President Donald Trump’s nominee for labor secretary, Andrew Puzder, withdrew his name from consideration one day ahead of his Senate confirmation hearing.
“I am honored to have been considered by President Donald Trump to lead the Department of Labor and put America’s workers and businesses back on a path to sustainable prosperity,” Puzder said in a statement, citing the “policies and new thinking” he would have brought to the position.
Puzder is CEO of CKE Restaurants, which includes subsidiaries Carl’s Jr. and Hardee’s. He had been one of Trump’s more controversial Cabinet nominees. A report released in January revealed that 66 percent of women employed at restaurants owned by Puzder reported being sexually harassed at work — significantly higher than the national average for female fast food restaurant workers, which is 40 percent.
Protesters from Puzder’s restaurants rallied in January behind the “Fight for $15” campaign, which seeks to raise the minimum wage to $15.
Additionally, allegations of domestic abuse from Puzder’s ex-wife recently resurfaced. While the allegations were withdrawn, they added more controversy to Puzder’s shaky platform.
What put Puzder’s nomination in jeopardy even among Republicans was recent news that Puzder and his wife had employed an undocumented immigrant to work as a housekeeper. According to Puzder, he and his wife were not aware of the woman’s undocumented status when they hired her.
“When I learned of her status, we immediately ended her employment and offered her assistance in getting legal status,” he said in a statement at the time.
A few Republicans had publicly voiced their opposition for Puzder. But “a minimum” of 12 Republican senators actually planned to withhold support, a senior Republican anonymously reported to the Washington Post.
Republicans who vocalized their doubts included Sens. Tim Scott (S.C.), Johnny Isakson (Ga.) and Lisa Murkowski (Alaska), who all said they respected Puzder’s decision.
“I look forward to meeting with a new nominee to lead the Department of Labor,” said Scott.
Murkowski called the situation “a difficult process for [Puzder] and his family.”
Democrats widely praised Puzder’s decision, with some saying Puzder never should have been under consideration.
“Puzder should never have even been nominated to lead the Labor Department, and Senate Republicans clearly recognized this, too,” said Democratic Minority Leader Sen. Chuck Schumer. “The fact that someone so anti-labor was even nominated shows how far President Trump is from where he campaigned.”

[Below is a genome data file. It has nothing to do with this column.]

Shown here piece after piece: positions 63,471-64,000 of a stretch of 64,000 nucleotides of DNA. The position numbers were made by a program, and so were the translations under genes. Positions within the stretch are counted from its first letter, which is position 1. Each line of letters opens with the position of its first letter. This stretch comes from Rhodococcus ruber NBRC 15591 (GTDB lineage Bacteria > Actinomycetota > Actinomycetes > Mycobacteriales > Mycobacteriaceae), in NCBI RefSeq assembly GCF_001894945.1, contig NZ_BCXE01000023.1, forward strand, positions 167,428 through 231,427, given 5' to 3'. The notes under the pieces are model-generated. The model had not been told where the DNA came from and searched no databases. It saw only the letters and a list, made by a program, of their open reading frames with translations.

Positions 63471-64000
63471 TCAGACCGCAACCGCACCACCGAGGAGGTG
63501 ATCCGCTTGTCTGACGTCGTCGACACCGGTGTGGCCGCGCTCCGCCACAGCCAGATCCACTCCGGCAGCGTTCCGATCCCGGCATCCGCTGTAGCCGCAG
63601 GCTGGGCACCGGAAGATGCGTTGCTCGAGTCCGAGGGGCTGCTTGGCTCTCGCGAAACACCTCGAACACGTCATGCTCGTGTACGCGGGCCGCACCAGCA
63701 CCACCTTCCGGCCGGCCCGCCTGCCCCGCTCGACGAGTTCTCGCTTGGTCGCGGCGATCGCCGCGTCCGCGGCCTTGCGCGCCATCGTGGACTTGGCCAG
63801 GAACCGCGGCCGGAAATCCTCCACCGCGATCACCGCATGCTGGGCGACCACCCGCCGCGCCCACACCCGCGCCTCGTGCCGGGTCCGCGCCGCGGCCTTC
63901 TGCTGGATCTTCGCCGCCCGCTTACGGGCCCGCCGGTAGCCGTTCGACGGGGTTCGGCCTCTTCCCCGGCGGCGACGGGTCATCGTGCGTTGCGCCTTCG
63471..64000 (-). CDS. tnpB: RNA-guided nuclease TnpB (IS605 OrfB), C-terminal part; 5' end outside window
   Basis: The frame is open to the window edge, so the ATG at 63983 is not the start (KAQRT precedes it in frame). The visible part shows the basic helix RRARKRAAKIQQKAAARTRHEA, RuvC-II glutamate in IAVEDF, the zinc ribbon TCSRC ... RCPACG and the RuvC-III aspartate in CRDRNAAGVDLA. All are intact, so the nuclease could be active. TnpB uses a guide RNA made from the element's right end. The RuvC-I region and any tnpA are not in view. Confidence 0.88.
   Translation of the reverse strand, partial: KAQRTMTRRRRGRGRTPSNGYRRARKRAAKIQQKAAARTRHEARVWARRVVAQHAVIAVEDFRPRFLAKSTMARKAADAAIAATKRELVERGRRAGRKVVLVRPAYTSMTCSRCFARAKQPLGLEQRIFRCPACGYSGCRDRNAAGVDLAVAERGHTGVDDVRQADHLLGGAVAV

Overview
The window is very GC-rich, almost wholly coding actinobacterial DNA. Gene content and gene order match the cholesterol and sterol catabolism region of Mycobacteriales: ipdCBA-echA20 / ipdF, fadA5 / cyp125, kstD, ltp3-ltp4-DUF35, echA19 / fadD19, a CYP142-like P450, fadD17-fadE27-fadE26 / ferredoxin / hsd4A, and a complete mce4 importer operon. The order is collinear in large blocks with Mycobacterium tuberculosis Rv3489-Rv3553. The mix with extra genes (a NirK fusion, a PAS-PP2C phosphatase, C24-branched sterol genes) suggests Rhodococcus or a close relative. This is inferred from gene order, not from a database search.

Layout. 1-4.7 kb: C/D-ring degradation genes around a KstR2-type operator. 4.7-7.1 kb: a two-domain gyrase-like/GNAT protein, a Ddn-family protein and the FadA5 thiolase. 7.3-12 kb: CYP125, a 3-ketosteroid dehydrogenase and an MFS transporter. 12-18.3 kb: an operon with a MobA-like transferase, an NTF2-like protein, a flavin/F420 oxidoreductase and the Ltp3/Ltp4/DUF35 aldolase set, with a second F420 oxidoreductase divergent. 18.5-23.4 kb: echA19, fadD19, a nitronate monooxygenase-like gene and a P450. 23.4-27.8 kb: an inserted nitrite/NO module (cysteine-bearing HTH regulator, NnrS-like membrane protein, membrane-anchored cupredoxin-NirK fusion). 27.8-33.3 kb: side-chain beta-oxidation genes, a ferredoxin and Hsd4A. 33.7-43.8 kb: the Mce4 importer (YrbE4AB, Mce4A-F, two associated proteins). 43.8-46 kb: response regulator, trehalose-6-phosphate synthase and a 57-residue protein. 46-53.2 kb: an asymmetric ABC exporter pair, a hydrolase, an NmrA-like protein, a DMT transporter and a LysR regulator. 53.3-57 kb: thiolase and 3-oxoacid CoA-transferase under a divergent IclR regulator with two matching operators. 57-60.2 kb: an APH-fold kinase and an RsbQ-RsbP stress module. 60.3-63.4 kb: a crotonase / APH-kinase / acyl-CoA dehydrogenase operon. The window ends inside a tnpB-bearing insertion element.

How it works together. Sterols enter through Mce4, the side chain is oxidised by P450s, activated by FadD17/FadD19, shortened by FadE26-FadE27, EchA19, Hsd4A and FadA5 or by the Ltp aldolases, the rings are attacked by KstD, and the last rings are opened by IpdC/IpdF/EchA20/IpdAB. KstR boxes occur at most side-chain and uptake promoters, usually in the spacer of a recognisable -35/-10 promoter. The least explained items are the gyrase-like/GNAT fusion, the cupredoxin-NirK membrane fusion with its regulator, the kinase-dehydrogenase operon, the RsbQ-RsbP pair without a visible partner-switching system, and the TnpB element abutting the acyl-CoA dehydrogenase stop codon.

“From the start, it’s been clear that Puzder is uniquely unqualified to serve as secretary of labor,” said Patty Murray, ranking member of the Health, Education, Labor and Pensions (HELP) Committee.
Sen. Bernie Sanders (I-VT) said, “The simple truth is that, given his relationship to employees at the companies he runs, he was not fit to lead a department responsible for defending workers’ rights.”
Republican Sen. Lamar Alexander (Tenn.), chairman of the HELP Committee, said the Senate should be more forgiving.
“He made a mistake,” Alexander said. “And in my view, he discovered it, he reported it, he took responsibility for it. He corrected it. And that’s about all you can do with a mistake. So I evaluate him and his whole life’s work, so I didn’t think that mistake should disqualify him from being a cabinet member.”
Sexual Assault, Wage Theft Allegations
Restaurant Opportunities Center (ROC) released a January report, “Secretary of Labor Violations?: The Low Road Business Model of CKE Restaurants, Inc.’s Andrew Puzder,” detailing numerous allegations of sexual assault, wage theft, discrimination and other forms of unfair treatment. Red flags raised from the report left many people wondering how Puzder would run the Department of Labor if confirmed.
“Workers at CKE restaurants have spoken of extensive wage and hour violations and excessive rates of sexually harassing behavior from guests and customers associated with a brand that has sought to sexualize women as a hamburger-marketing tool,” the report notes.
Seventeen percent of female employees at Puzder’s restaurants said they have, while at work, been asked to “be more sexy” or wear tighter clothing or makeup. Just 6 percent of female fast food workers nationally reported the same scenario.
Also according to the report, 61 percent of the female employees surveyed said they have experienced “sexual teasing, jokes, remarks, or questions” while at work — more than double the 27 percent of women working in fast food restaurants overall.
In addition to the reports of sexual harassment, employees also alleged wage theft, discrimination, unfair treatment/favoritism by managers and stressful work shifts with no breaks.